This is my first time visiting this site and I'm really happy knowing that this exists! I'm here because I'm moving from California to Utah in July. My boyfriend of 3 years lives there and it's just an all around at a better economic standpoint than Southern California.
I'm really stressed at home. I live with my parents (mom and step dad) and my grandma. I feel suffocated here, and no matter how much I try to get out it's not working. I get ridiculed and verbally abused at trying to get a job, driving, going to school, socializing. Everything. I'm never good enough, and to top it all off, I get verbally abused for being an artist and a furry from my step dad. I don't think they want me to move out. They've stemmed my growth quite a lot and I don't have the dad's side of the family in contact, so I cannot stay with my father until the move, or with anyone really.
I plan on telling the family that I am leaving in July, but I'm scared. I know I should tell my family, but how? I'm sure they'll try to do everything in their power to prevent me moving. They know my boyfriend and his family, and support the relationship to a point. I know my mom would be upset. I'm just not sure how to tell them that I'm leaving.
Thank you for your advice.
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You are a 21-year-old woman who has apparently been overly protected and dominated by her family. Because of this, you are afraid to make a move at the same time you have come to resent being controlled by your parents and grandmother, and you recognize you must move to be able to grow as a person.
The good news is that, at 21, you are old enough to decide for yourself what to do with your life. Your parents can no longer tell you where to go or how to live. I think you understand this.
Practically speaking, all you need is a solid plan in order to succeed. Will you live with your boyfriend or somewhere else? Do you have a job secured in Utah? An income source? Once you are confident you will have a roof over your head, reliable transportation, and a steady income source, you are golden. If you don’t have those things, do not make such a move and expect them to fortuitously materialize later.
Also, do not trust that your income will come from someone else; not even your boyfriend or your biological father. It is vital that you understand you must be financially independent of everyone else—family, boyfriends, everyone—or else stand the risk of having the rug pulled out from under you so that you fall on your backside. If there is one thing I have learned in life, the only person you can trust 100% is yourself. That might sound harsh and cynical, but when you rely on others it is a recipe for disappointment and disaster.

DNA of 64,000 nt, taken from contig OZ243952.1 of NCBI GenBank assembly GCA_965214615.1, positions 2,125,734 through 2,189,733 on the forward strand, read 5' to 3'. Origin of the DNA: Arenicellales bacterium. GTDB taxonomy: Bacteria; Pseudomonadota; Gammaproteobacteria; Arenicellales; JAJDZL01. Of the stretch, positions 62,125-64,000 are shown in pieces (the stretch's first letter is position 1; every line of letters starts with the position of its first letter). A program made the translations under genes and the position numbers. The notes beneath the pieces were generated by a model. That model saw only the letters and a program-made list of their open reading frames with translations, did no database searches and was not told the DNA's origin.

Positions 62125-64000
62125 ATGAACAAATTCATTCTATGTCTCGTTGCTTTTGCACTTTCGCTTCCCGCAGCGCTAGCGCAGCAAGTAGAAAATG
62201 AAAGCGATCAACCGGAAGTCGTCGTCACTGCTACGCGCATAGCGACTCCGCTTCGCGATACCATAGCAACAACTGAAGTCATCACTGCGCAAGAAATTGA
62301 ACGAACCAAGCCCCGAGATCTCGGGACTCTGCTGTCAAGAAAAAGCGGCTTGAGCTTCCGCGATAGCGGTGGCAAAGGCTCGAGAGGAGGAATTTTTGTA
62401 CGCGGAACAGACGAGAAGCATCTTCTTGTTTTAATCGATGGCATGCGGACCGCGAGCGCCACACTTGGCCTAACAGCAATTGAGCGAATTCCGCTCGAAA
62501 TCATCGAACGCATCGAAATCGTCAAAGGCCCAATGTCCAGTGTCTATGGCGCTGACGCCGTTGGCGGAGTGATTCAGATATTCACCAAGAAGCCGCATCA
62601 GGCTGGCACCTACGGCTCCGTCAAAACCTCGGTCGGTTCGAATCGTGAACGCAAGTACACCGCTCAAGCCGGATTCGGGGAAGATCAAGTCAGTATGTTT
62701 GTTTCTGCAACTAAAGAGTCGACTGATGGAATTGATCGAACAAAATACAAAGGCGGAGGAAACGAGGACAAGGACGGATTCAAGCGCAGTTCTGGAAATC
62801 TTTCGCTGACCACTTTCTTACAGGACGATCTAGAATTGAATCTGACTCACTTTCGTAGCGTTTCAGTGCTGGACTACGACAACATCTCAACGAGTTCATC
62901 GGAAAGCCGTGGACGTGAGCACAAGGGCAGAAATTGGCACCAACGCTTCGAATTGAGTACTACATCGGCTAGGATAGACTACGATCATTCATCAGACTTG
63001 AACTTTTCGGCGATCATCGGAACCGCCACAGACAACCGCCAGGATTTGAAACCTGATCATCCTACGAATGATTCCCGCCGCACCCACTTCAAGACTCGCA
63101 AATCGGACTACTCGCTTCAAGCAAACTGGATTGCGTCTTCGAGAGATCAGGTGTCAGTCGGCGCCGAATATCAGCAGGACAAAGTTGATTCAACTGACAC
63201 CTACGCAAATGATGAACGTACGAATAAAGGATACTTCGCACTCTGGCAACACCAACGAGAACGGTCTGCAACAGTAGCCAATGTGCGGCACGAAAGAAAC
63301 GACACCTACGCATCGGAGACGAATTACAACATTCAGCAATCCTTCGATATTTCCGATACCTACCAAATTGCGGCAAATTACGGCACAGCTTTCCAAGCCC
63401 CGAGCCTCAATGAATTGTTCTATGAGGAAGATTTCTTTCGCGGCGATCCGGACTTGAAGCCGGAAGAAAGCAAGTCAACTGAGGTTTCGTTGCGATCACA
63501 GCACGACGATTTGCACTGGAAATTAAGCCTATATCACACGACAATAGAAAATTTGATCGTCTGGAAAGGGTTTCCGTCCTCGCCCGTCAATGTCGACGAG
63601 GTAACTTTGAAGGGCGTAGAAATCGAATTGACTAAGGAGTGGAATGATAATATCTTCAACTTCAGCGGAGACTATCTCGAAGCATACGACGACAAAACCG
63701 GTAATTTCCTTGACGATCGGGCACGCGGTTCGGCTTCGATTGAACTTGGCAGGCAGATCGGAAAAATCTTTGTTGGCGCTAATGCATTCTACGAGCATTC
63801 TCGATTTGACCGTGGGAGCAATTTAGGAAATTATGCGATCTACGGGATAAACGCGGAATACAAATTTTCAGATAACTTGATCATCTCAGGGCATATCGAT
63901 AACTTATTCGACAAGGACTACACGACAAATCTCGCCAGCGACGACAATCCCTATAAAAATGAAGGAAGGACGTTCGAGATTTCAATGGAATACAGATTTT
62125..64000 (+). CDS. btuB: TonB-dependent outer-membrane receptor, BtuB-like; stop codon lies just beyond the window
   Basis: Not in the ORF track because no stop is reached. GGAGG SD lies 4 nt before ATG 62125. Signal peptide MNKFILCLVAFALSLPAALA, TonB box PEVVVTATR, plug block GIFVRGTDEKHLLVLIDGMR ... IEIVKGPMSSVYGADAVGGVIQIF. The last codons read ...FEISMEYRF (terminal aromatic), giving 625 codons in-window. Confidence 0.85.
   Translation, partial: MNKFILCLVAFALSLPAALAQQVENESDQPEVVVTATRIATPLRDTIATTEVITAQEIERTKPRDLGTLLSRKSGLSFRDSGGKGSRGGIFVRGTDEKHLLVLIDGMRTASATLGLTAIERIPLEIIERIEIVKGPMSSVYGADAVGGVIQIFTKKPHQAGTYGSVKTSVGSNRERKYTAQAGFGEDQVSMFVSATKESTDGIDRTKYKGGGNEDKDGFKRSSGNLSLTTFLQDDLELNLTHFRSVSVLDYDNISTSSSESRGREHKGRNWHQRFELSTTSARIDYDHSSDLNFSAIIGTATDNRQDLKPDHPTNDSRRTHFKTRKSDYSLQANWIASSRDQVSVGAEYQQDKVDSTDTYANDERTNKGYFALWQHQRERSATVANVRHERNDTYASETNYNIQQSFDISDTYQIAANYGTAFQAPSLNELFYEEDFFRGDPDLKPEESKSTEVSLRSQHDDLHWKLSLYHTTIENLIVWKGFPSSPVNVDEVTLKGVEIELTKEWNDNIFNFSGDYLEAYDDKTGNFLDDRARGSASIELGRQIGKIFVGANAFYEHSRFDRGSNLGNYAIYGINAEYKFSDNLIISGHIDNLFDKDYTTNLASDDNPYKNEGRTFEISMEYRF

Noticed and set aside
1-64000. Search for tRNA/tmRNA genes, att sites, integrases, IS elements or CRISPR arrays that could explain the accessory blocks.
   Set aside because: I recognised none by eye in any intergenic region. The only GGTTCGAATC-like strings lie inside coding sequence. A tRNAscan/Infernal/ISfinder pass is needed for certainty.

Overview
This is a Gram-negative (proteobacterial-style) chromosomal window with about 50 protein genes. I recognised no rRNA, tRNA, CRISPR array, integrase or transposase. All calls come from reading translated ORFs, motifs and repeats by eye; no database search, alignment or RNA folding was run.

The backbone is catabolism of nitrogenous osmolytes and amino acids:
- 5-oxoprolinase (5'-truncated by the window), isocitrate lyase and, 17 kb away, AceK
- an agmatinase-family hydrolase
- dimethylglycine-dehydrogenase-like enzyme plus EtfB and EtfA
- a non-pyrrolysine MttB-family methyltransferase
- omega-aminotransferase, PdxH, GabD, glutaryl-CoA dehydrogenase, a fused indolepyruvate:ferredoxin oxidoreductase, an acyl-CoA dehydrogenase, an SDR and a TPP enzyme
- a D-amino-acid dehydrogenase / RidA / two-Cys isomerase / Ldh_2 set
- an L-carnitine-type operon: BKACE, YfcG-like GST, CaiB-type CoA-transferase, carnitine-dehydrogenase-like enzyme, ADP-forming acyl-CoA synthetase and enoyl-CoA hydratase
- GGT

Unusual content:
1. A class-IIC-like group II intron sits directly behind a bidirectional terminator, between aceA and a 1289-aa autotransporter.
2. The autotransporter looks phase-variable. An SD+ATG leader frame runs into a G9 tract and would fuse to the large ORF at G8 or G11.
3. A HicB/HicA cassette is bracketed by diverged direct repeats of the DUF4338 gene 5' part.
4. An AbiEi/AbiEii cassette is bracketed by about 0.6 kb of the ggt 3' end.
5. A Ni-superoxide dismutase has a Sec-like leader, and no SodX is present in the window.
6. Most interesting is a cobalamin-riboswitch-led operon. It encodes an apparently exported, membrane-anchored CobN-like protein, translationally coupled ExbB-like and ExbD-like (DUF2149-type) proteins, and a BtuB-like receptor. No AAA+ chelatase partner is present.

This is not to say that everyone is out to get you, but rather that when you rely on others you introduce variables beyond your control. Say, for instance, you are going to move in with your boyfriend; he has a job and sincerely promises to support you. Suddenly, he gets fired and you are both out on the streets. A very common scenario.
Let’s say that all your plans are set, so the only dilemma left is telling your family. While you clearly have some problems with your family, I sense you also care for and love them and wish to be considerate. You don’t want to run off without saying good-bye. However, if you tell them all your plans first, you believe they will try to stop you.
Short of locking you up in your room or tying you to a post in the basement, how would they do this? If you have the means available to you to go out on your own, the only way they could keep you from doing so is by using force ... OR—sometimes a more powerful force than metal chains—they can use guilt and mental manipulation.
According to your letter, they have been conditioning you for years to believe that you are not capable of anything. Now is the time to overcome that conditioning and believe in yourself. You must have some self-respect still within you or else you would not be bristling at their manipulation and disapproval; you are aware that they are doing this to you. Therefore, there is something inside you that doesn’t believe their B.S. You have some pride and dignity and belief in yourself.
Embrace that belief in your own capabilities. Make your plans to move out. Make sure they are good plans—and back up Plan A with a Plan B (contingency plan) in case your original plan doesn’t work. Why? Because nothing would be more awful than asserting to your family that you can make it on your own only to come crawling back later and asking if they will take you back. It is very important that once you leave you stay gone, which is why I cannot emphasize enough the importance of being prepared.
Once you are well-prepared and confident in yourself, only then will you be able to face up to your family and tell them politely, firmly, and with love that you are going to move out. Remember, this doesn’t mean you are breaking off the relationship; it means only that you are defining a new paradigm for that relationship. This is what adults do, and, as an adult, you are capable of doing it.
Don’t be afraid to grow up and you will be able to face your future with confidence and self-respect.
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